9 Steps to Effective Operational Training

After being involved in training for several decades now, first as a manager and now as a professional trainer, I can confidently say that I find it easier to train theory-based concepts than operational skills. Maybe it’s because I have no problem pontificating to fill my time allotment. As a teacher, I know how to use that time effectively. Really though, I think it’s because training on operational procedures (read that as real tasks, not theory) takes far more planning.

 

Me on Glacier Stage

Me pontificating on the stage in Glacier National Park

 

Training on operational tasks takes careful planning to ensure the right steps are taught, in the right way, and with the right outcome. The complications come when you start considering and addressing all the different variables that can affect the outcome.

For example: Let’s imagine I’m contracted to teach a group of people, from a non-profit organization, how to safely inspect a vehicle before it is used to transport kids on a long road trip. Assume I’ve created a checklist for them to follow as they do the inspection, which means I automatically have structure to my lesson. My first tasks would be to share why the check is important, and then introduce the checklist to them.

Now stop for a minute and think through what potential roadblocks I will possibly run into at this point…

Here’s the list I came up with:

  • What if some members of the group aren’t familiar with vehicle maintenance? I’m could have people that don’t understand how to check oil or brake fluid, why tire pressure is important, etc. and will have to accommodate them.
  • What if some are highly experienced in vehicle maintenance? I’m going to have some bored learners.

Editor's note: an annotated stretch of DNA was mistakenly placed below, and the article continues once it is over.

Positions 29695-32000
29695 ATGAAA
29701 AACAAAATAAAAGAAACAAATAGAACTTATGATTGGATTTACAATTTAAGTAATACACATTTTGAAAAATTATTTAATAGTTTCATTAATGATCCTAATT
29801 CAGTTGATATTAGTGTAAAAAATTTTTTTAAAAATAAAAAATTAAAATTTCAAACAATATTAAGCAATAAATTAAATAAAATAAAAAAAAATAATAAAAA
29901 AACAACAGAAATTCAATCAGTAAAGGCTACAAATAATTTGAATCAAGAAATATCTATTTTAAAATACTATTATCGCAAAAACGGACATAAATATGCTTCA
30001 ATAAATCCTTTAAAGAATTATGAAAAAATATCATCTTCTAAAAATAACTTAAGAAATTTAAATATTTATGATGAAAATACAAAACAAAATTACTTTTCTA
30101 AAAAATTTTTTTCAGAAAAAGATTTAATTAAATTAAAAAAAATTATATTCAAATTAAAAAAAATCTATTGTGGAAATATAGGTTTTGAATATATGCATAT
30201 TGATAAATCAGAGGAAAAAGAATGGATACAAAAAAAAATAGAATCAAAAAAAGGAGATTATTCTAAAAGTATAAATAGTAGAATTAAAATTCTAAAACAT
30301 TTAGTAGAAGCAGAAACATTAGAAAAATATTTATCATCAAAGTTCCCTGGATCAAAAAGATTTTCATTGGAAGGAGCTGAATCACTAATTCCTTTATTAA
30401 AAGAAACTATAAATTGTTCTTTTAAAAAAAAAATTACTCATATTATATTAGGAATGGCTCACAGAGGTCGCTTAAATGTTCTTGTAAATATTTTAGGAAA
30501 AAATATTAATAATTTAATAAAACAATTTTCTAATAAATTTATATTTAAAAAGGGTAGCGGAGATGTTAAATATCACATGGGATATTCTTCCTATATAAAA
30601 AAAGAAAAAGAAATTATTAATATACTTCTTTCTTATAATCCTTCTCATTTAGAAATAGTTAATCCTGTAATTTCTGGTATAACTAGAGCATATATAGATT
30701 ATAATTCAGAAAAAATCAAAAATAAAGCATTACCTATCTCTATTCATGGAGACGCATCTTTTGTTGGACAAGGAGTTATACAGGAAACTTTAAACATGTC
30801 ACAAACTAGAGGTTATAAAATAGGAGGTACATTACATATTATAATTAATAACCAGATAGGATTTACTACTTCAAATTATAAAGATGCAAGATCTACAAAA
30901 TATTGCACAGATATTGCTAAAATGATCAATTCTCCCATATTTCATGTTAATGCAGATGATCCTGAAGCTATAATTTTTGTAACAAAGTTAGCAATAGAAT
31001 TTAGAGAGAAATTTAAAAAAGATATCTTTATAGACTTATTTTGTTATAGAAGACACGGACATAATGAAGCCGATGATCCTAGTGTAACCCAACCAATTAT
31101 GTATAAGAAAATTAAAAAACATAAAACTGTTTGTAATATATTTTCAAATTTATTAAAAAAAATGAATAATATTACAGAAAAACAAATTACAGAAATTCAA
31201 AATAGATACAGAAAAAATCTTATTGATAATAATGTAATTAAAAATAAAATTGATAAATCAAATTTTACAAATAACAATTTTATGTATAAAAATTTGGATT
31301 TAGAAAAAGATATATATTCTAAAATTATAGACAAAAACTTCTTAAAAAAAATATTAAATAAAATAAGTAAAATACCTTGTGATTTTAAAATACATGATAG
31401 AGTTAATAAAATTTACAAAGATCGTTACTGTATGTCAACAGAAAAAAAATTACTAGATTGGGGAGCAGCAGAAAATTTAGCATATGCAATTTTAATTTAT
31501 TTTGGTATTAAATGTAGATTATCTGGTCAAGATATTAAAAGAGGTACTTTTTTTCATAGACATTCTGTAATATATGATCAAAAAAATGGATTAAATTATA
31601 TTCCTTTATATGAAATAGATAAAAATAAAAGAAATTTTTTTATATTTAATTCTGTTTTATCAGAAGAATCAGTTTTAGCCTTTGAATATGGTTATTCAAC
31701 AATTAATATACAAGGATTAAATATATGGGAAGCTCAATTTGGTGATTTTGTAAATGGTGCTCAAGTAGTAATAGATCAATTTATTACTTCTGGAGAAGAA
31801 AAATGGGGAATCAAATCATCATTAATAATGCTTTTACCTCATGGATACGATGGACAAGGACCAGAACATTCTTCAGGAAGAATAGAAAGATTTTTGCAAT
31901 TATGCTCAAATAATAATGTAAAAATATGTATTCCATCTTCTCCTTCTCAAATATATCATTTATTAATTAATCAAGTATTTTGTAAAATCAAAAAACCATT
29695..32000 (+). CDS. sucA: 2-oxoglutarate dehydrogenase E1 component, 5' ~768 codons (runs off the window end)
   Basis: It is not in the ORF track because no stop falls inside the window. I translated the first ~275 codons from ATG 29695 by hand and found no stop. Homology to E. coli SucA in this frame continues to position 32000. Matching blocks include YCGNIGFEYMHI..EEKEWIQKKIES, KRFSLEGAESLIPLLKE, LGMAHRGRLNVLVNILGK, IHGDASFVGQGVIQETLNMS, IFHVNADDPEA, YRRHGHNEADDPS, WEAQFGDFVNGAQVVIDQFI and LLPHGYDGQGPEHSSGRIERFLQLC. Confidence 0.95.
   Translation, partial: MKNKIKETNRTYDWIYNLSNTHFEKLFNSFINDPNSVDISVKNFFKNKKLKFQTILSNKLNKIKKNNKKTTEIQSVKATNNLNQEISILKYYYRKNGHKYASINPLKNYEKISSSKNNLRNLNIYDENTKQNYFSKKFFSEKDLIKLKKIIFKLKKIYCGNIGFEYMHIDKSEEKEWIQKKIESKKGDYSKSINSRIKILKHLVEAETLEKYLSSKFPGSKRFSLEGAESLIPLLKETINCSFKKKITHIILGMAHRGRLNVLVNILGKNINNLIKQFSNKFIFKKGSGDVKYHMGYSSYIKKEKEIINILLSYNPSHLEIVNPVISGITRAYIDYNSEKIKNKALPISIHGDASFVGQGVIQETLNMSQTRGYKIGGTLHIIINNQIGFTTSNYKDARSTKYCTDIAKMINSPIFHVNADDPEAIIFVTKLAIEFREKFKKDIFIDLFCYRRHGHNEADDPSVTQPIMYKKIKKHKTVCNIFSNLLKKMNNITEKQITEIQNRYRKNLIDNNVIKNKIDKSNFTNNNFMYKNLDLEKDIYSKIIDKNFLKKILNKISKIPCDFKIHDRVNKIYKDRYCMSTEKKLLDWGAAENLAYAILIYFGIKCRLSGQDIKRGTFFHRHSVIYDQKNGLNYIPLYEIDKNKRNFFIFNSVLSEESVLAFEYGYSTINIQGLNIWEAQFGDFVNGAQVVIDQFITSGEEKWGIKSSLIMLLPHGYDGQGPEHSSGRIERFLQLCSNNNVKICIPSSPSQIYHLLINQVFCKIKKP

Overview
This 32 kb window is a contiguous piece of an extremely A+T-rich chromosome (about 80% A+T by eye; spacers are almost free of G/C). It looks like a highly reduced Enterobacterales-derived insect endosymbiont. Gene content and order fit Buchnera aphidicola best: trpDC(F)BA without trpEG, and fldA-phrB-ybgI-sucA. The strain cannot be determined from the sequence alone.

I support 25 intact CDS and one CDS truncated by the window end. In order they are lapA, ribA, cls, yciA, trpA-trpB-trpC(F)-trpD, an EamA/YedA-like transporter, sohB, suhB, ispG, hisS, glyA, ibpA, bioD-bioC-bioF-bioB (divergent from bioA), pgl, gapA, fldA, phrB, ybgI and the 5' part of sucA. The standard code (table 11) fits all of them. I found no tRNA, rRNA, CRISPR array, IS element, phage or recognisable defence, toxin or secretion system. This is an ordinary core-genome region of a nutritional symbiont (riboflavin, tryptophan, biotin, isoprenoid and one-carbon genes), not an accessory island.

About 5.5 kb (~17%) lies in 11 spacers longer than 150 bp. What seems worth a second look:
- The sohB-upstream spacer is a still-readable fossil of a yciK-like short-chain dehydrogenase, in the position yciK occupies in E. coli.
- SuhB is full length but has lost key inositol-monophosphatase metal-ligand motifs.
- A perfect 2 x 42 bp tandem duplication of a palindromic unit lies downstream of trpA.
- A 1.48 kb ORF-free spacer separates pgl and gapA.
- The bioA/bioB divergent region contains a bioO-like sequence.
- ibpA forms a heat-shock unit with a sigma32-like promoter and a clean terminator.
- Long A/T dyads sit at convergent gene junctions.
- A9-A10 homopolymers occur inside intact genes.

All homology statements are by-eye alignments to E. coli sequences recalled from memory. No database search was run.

• Have I allowed enough time in the schedule to re-teach items that aren’t clear?
  • What type of assessment (test) can I use to make sure they understand the proper procedure?
  • What follow-up can I put in place to verify those present continue to perform the procedure correctly a day, week, month, or year from now?

That list of questions took me about two minutes. I’m sure I could come up with much more. The point is execution on a training plan. It’s much easier to use stories, teach from different perspectives, involve the thoughts of others, and create engaging methods to train theory-based topics. There are only so many ways to train how to shut off electricity at a breaker box or the proper procedure to ring up a customer at the point of sale. Have a plan!

Here then are the steps to prepare for operational procedure training:

  1. Look one more time at the situation and make sure the need for training really exists.(I’ll talk about this more in an upcoming post.)
  2. Sketch out a rough outline that covers all the steps to teach.
  3. Re-check the steps list and add anything missing.
  4. Analyze each step for potential roadblocks to address.
  5. Build in plans to address the identified roadblocks.
  6. Build in assessments as necessary. For small tasks, one assessment at the end will probably be sufficient. For larger or more important tasks, you’ll need assessments all along the task list.
  7. Plan how re-teaching will be done if the learners fail any of the assessments.
  8. Have someone else very familiar with the procedure review the plan and make sure nothing was missed.
  9. Plan for support after the training to re-teach and reinforce as necessary. (This is the most often missed step.)

Theory-based concepts may be easier to train, but every business has operational procedures that need to be trained too. Knowing how to execute both types of training will only make a company stronger with a better bottom line.

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